Business leaders are calling on the Scottish and UK governments to work together as the ongoing coronavirus pandemic means many firms are starting 2022 in a “precarious situation”.
Stephen Leckie, the new president of the Scottish Chambers of Commerce (SCC), noted the hospitality trade had been hit by a “deluge of cancellations” over the festive period as Covid restrictions were tightened in a bid to curb the spread of the Omicron variant.
These have seen nightclubs in Scotland forced to close again, with premises serving alcohol having to bring in table service only and people are not permitted to drink at the bar.
While the Scottish Government has made some financial support available to firms, Leckie said many are awaiting payouts as councils – which are responsible for handing out the grants – shut down over the holiday period.
He said this has left bosses and their staff feeling “uneasy” and “living with trepidation about what may lie ahead”.
In his new year message, the SCC president insisted Scotland’s business community and the economy are “incredibly resilient and will rise to any and all obstacles put in front of them”.
But Leckie, also chief executive of the Crieff Hydro group of hotels and chairman of the Scottish Tourism Alliance, said: “As we battle with the new Omicron wave of infections, a return to greater levels of restrictions and a potential economic slowdown, this changeable situation will leave many businesses in a precarious situation in the early days of 2022.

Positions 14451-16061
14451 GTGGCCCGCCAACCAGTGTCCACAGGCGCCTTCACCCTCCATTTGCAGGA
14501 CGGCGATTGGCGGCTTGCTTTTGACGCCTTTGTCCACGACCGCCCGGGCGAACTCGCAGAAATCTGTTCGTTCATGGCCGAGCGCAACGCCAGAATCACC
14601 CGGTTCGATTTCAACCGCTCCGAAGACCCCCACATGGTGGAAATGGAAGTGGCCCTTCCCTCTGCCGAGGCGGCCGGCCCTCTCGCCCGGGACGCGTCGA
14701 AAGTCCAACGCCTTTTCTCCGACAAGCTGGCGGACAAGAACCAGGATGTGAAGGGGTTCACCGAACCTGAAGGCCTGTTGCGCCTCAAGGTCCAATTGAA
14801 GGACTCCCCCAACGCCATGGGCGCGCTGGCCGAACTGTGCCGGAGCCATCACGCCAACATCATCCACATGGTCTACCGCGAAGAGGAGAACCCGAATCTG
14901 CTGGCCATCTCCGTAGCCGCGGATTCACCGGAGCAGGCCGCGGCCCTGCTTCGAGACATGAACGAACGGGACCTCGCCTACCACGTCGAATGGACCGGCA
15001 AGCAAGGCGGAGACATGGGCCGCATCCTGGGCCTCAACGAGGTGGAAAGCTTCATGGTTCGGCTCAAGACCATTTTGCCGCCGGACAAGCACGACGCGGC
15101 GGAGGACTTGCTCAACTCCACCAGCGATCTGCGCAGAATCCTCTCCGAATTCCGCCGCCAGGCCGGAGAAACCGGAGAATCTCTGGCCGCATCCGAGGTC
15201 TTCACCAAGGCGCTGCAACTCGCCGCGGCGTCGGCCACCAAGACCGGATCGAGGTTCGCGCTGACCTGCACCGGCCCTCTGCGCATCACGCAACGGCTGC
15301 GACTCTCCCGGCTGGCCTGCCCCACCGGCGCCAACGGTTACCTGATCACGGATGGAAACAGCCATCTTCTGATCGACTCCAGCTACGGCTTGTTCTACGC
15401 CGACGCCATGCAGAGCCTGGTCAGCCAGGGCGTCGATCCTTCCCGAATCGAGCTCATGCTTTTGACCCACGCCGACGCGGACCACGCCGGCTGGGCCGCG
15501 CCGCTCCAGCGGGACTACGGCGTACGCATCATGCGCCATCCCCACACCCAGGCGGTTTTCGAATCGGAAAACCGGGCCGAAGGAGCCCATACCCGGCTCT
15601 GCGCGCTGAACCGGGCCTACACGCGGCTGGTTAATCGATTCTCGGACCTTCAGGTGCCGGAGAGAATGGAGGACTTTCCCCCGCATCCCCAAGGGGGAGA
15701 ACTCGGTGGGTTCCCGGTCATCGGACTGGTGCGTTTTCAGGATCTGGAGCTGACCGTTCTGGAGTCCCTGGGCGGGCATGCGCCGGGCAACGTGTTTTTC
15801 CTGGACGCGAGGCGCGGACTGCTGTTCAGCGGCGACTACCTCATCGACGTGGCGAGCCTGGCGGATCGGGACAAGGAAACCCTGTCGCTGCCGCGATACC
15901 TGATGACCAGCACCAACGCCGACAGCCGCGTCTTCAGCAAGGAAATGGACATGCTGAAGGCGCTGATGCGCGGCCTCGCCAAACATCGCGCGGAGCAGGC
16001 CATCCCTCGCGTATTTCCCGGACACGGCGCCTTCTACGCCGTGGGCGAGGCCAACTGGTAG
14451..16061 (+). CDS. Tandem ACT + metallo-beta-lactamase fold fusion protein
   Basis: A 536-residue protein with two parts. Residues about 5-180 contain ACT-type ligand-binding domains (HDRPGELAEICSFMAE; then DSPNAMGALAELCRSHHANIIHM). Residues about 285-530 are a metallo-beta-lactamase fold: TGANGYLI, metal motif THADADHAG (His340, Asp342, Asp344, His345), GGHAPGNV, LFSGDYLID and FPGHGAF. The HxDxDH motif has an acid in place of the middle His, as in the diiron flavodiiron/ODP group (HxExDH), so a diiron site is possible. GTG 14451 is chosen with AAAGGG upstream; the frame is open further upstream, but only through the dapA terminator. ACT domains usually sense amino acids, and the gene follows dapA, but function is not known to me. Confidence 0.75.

“Businesses in hospitality who suffered a deluge of cancellations in the lead up to Christmas have started to claim the financial support made available from the Scottish Government, but many await payouts as council offices close over the festive period, leaving many employers and employees uneasy and living with trepidation about what may lie ahead.
“This is why it is more important than ever that not only the Scottish and UK government work closely together to tackle the threat of the virus, but that they both work in partnership with business and industry to safeguard the economy, jobs and livelihoods which are once again under threat.”
While he said there will be “challenges” for business in the next 12 months, he added there could also be “enormous opportunities” – particularly for those firms that manage to successfully adapt to the “rapidly changing world around them”.
He said while the latest round of coronavirus restrictions “create yet another bump in the already rocky road ahead for businesses and our economy”, he believes 2022 will bring “a return to pre-pandemic levels of growth before the end of this year”.